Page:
What happens in the media environment is a synecdoche for the broader society. The reflexive response to any offense––from espousing the wrong opinion to inflicting actual harm––is to erase the offender. Concomitantly, the customary action of any offender is to deny responsibility and hide the truth. There is neither the possibility of requesting forgiveness at any point, nor is there a desire to offer forgiveness. The main interest is in clearing the space of living from those who offended, who say things that offend, or who are culpable for present or past offenses. The imagination runs ahead to conceive of a space for living where the offender is not.
The difference with the Hutu perpetrators and the Tutsi victims of Rwanda was described by the NYT’s author in this way: “These people can’t go anywhere else—they have to make peace.” Hutus and Tutsis shared the space of Rwanda, but even more, they shared the space of towns and villages and marketplaces. They did not—and maybe they could not—imagine a different kind of space. Because they shared space together, they either had to live apart from each other in enmity or live together with each other in peace. And in that space, those who dared to attempt reconciliation unveiled an oft-neglected truth: peace is constructive. Peace is not the absence of war and violence; it is much more that violence and war are the absence of peace. To live at peace you must build something together, and to do that, you must first imagine that you can.
Rebuilding a culture in which forgiveness is possible demands a conversion of the imagination from all sides. It demands imagining that we share the same space, whether that is the space of a nation, the space of a community, or the space of a household. It also demands imagining that each and all of us share some responsibility for how we will live together in a common space. Longing to live apart from each other whether by force, rivalry, neglect, or even bland “live and let live” tolerance will, inevitably, lead to an increasingly fractured society. Selectively removing “types” or “groups” of other human beings from society—“canceling” them––is its own form of violence: it is hegemonic and demonic. Only if we value reconciliation as a way of life will forgiveness ever be possible.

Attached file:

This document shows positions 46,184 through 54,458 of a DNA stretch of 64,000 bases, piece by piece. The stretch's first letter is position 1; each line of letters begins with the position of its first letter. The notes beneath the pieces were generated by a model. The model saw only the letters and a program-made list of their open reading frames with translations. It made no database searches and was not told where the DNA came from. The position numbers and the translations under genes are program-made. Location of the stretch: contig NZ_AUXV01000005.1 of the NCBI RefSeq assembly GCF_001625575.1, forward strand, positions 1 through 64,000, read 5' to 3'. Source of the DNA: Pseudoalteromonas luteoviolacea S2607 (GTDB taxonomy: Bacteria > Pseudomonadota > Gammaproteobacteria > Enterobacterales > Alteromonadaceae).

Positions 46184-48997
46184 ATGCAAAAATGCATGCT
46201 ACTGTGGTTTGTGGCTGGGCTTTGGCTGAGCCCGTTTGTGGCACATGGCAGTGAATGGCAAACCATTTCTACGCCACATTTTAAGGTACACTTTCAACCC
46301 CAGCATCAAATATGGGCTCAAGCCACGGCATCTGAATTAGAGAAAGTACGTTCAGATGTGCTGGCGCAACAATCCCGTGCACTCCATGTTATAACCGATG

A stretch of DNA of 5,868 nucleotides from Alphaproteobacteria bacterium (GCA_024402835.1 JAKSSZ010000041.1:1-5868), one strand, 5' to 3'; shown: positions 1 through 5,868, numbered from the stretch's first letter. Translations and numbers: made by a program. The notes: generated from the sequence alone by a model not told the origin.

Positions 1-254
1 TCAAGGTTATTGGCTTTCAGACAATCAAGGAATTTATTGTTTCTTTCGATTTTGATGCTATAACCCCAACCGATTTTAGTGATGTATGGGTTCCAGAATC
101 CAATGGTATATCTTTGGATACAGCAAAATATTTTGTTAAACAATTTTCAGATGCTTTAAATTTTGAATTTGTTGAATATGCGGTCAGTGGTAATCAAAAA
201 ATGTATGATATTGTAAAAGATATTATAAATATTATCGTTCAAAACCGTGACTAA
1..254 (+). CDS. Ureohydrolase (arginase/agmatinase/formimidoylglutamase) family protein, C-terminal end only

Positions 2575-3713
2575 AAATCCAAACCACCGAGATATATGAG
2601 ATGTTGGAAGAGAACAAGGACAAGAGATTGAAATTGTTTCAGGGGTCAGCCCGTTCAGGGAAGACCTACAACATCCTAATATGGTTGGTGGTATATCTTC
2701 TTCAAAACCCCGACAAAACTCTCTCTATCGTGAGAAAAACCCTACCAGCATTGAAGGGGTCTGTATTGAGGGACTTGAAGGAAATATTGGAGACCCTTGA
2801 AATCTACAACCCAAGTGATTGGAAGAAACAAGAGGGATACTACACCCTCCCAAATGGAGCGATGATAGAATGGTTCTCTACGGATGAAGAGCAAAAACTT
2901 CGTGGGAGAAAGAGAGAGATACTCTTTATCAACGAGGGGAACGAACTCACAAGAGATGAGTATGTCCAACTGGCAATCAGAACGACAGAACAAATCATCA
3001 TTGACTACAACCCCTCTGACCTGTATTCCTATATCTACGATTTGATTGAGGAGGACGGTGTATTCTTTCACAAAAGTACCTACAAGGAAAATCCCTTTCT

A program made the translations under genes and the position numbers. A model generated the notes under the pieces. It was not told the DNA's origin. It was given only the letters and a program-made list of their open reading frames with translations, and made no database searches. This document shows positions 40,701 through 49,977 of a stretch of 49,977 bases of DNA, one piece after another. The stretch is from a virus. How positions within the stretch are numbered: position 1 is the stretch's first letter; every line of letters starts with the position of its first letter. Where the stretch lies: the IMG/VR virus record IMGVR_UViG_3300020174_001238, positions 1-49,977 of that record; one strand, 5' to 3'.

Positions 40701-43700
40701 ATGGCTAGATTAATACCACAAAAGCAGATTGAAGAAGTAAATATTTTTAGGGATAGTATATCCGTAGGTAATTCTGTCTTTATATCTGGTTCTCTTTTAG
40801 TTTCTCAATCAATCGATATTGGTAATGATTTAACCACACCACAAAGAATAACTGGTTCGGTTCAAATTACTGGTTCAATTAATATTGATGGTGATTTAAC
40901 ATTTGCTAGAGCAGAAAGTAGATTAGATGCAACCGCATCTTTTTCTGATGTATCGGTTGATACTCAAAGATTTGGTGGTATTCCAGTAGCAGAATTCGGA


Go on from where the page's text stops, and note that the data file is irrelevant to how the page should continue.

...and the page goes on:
Healing a Nation
The Rwandan Genocide was not about off-brand tweets. It was comprised of the obscenest acts of violence erupting from systemic prejudice and complicated historical pressures resulting in neighbors destroying neighbors. Even if a victim can forgive her neighbor for the violence perpetrated against her and then build some kind of new life together in the way of reconciliation, how does an entire nation do that? Has does one ethnic group forgive and reconcile with another ethnic group that nearly decimated them? How do you build new communities and a new nation together after all that?
The slow and arduous work of truth and reconciliation may be the only way. This is what Desmond Tutu testifies to when reflecting on the experience of South Africans after the end of apartheid. The Truth and Reconciliation Commission that he chaired had, as its focus, the hope of building a new South Africa in which the victims of apartheid and its perpetrators––both the active and the complicit ones––would share a future together. The nation they would build was their work of reconciliation. But there would be no future without forgiveness, on both a personal and a national level.
There were crimes for which many were responsible over the decades of oppressive rule in South Africa. These were the crimes of political leaders, law enforcement agents, business leaders, and ordinary citizens. The government itself was responsible. The perpetrators were almost always white; the victims almost always black. It was tempting and, in many ways, desirable to seek to put each and every member of the offending party on trial for their crimes. Tutu’s group did not follow this route because the offenders were too many, the offenses often too hidden, and the cost of prosecuting these cases would absorb all the resources of the nation, leaving nothing for the work of rebuilding civil society, thus hurting those who now needed help the most.